How Physical Therapists can Individualize Treatment?
Physical therapists are being challenged to provide better services in less time under shrinking reimbursements. Clinical Practice Guidelines are being developed based on the best available evidence to “reduce unwarranted variations in care”1. However, the client desires the warranted and necessary variations in our care that allow for efficacious and efficient service. The Gray Institute wants to empower physical therapists and all movement practitioners with the ability to identify the patient’s specific needs and to create an individualized treatment program.
Everyone is an Individual
One of the primary Principles of Applied Functional Science R is “everyone is an individual,” and therefore their specific needs are different. In order to offer individualized treatment services to each patient, physical therapists must first utilize an examination scheme that is not pre-scripted.
Individualized Treatment & Exam
The foundational movements/tests that the client is taken through must be flexible enough to respond to the individuals’ movement capabilities.
Subsequent movements are chosen based on quantity and quality of the examination movements combined with subjective comments from the patient.
Additional movements are selected based on the specific activities that the person needs to do (walking, work, caretaking, activities of daily living) and wants to do (gardening, running, golf).
Finally a specific goal will influence the examination strategy (strength, flexibility, balance, endurance).
What About Isolated Exam Techniques?
Why focus on global movements instead of isolated joint examination? An editorial in the Journal of Sports and Physical Therapy stated that “… physical therapists treat movement-related impairments rather than structural anatomical abnormalities”.2
Although isolated examination techniques are still part of any evaluation, the need for a small number of global movements, pertinent to all function that challenge the entire body is obvious.
3DMAPS & Global Movements
The Gray Institute developed the 3D Movement Analysis and Performance SystemR (3DMAPS).
3DMAPS R is a system for analysis (examination) and performance training (treatment) that utilizes the arms and legs to create 6 global movements in all three planes. It allows the practitioner to see the influence of one part of the body on another (well beyond regional interdependence3 ). The quantity and the quality of the movements are assessed. The focus is on the amount of movement throughout the entire body and the ability to control that movement.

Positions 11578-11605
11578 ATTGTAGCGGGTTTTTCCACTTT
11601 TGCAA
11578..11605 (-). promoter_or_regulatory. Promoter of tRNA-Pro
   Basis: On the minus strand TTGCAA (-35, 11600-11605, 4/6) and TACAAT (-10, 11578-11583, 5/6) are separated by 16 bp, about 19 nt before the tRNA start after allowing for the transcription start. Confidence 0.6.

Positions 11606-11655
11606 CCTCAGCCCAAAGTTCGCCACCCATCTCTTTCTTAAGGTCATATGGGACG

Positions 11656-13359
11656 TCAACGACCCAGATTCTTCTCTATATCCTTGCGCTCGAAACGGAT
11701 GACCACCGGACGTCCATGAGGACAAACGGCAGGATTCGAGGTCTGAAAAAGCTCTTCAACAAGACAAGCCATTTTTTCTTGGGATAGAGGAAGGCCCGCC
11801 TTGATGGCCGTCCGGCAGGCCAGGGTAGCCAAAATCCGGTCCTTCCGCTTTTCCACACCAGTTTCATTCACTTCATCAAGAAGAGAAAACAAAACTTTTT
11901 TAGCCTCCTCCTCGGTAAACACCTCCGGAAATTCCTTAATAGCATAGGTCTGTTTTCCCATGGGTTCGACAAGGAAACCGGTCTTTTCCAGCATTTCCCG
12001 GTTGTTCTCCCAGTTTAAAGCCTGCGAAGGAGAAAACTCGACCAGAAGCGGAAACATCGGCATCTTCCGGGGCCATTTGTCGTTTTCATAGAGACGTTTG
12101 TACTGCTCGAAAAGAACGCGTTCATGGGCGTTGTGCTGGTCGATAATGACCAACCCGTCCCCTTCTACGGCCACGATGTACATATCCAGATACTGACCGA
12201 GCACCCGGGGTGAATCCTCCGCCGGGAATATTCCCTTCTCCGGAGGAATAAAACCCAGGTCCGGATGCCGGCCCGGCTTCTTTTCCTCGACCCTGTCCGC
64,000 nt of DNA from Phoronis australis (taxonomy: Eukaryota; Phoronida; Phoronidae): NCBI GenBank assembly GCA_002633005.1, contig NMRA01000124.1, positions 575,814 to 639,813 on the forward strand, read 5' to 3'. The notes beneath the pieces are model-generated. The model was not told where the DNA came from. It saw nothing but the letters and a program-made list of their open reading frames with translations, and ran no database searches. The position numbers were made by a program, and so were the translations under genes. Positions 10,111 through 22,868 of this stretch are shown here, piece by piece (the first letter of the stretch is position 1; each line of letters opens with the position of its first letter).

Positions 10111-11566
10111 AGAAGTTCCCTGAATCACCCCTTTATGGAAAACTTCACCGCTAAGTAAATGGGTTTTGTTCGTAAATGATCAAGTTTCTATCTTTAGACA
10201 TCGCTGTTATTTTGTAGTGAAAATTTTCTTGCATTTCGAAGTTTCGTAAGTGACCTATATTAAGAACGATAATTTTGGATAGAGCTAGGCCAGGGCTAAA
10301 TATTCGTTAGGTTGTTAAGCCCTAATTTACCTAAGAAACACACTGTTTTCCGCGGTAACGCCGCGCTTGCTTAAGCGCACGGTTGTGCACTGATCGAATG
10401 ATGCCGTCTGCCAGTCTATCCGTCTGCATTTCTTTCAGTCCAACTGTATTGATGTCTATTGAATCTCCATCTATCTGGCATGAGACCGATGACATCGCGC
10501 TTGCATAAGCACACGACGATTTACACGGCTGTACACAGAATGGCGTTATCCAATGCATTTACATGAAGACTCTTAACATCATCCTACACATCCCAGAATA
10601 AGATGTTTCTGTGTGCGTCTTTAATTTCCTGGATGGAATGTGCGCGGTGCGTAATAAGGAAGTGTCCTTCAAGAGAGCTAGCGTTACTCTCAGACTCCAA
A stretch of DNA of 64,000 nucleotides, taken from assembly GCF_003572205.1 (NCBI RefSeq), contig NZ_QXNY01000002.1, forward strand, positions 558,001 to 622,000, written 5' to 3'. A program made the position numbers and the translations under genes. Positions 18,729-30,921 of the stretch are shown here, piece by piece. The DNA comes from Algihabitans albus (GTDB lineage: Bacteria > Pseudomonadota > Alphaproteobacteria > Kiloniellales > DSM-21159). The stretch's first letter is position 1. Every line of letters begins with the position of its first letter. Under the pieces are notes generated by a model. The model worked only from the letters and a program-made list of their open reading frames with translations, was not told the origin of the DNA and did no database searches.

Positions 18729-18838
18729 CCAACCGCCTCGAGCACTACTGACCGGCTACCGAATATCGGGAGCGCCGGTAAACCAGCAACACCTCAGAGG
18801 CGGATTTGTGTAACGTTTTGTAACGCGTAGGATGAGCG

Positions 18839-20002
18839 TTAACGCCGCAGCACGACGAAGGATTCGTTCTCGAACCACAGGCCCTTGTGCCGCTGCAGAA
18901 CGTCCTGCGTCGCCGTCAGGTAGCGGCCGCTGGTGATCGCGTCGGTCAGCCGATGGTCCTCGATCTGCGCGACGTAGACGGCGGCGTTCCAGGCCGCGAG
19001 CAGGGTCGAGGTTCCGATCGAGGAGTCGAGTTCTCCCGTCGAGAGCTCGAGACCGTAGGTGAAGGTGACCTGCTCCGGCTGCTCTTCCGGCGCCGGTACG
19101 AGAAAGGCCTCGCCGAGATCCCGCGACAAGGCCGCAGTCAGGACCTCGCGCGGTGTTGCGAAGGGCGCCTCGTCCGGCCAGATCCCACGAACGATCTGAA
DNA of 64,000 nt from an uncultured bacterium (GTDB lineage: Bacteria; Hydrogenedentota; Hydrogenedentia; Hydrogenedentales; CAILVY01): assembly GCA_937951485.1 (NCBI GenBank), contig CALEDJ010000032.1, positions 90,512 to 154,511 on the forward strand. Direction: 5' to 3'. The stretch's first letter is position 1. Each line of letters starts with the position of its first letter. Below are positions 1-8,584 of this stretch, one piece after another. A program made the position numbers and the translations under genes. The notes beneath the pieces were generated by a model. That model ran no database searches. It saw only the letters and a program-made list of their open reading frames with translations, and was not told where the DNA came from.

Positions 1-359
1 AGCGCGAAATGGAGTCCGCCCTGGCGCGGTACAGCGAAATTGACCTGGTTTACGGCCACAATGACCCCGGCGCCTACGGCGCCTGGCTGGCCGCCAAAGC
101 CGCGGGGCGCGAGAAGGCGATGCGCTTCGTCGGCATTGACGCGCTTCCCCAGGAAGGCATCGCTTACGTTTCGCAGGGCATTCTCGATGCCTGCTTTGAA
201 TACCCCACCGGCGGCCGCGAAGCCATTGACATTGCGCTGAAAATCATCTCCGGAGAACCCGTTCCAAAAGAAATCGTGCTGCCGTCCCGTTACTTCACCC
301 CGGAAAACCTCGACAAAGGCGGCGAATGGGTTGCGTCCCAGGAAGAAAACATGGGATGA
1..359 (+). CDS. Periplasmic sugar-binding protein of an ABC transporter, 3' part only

Relative Success Code
One important maxim at the Gray Institute is “success begets success”. So the examination emphasizes which movements are executed successfully just as much as movements that provide evidence of difficulty. 3DMAPS Analysis provides a Relative Success Code that serves as a template for starting and sequencing rehabilitation and training interventions based on the success that each specific client demonstrates.
In addition to the 3DMAPS Analysis, the practitioner must then consider what specific activities this patient needs and want to perform successfully. Based on the functional biomechanics of these activities, additional global movements are designed to mimic the requirements of those activities. The number of repetitions, the speed of the movement, and whether any loads are used during the analysis will be altered to match any specific goals for that particular client. Local examination, both isolated and integrated, complement the global movements. Only after such an individualized examination, can a treatment program specific to that person be designed.
“Success begets success” is only true when a client works at the threshold of their success. Practitioners of Applied Functional Science R know that tweaking a successful movement is the “secret” to rapid progression in the rehab and training program.
Just like the examination, any program can not be determined ahead of time, but instead is adjusted based on the progress of the individual. Global movements that are tweaked based on the Relative Success Code and the performance variables will direct intervention at the causes of the movement dysfunction rather than just the symptoms.
The tweaks (progressions) of any program can not be random. They must be based on an individualized strategy created from the Principles of AFS. Certification in Applied Functional Science (CAFS) teaches the logic behind the individual strategies. The same diagnosis in different clients is likely to have very different causes. If these different causes are not identified by the analysis and targeted by the intervention using strategies specific to that individual, then the service provided to each individual will be less that optimal.
- Clinical Practice Guidelines (CPGs), APTA website. http://www.apta.org/EvidenceResearch/ImplementingEBP/CPGs/
- Ludewig PM, et al. J Orthop Sports Phys Ther. 2013; 43(5): 280-283
- .Wannier RS, et al. J Orthop Sports Phys Ther. 2007; 37(11): 658-660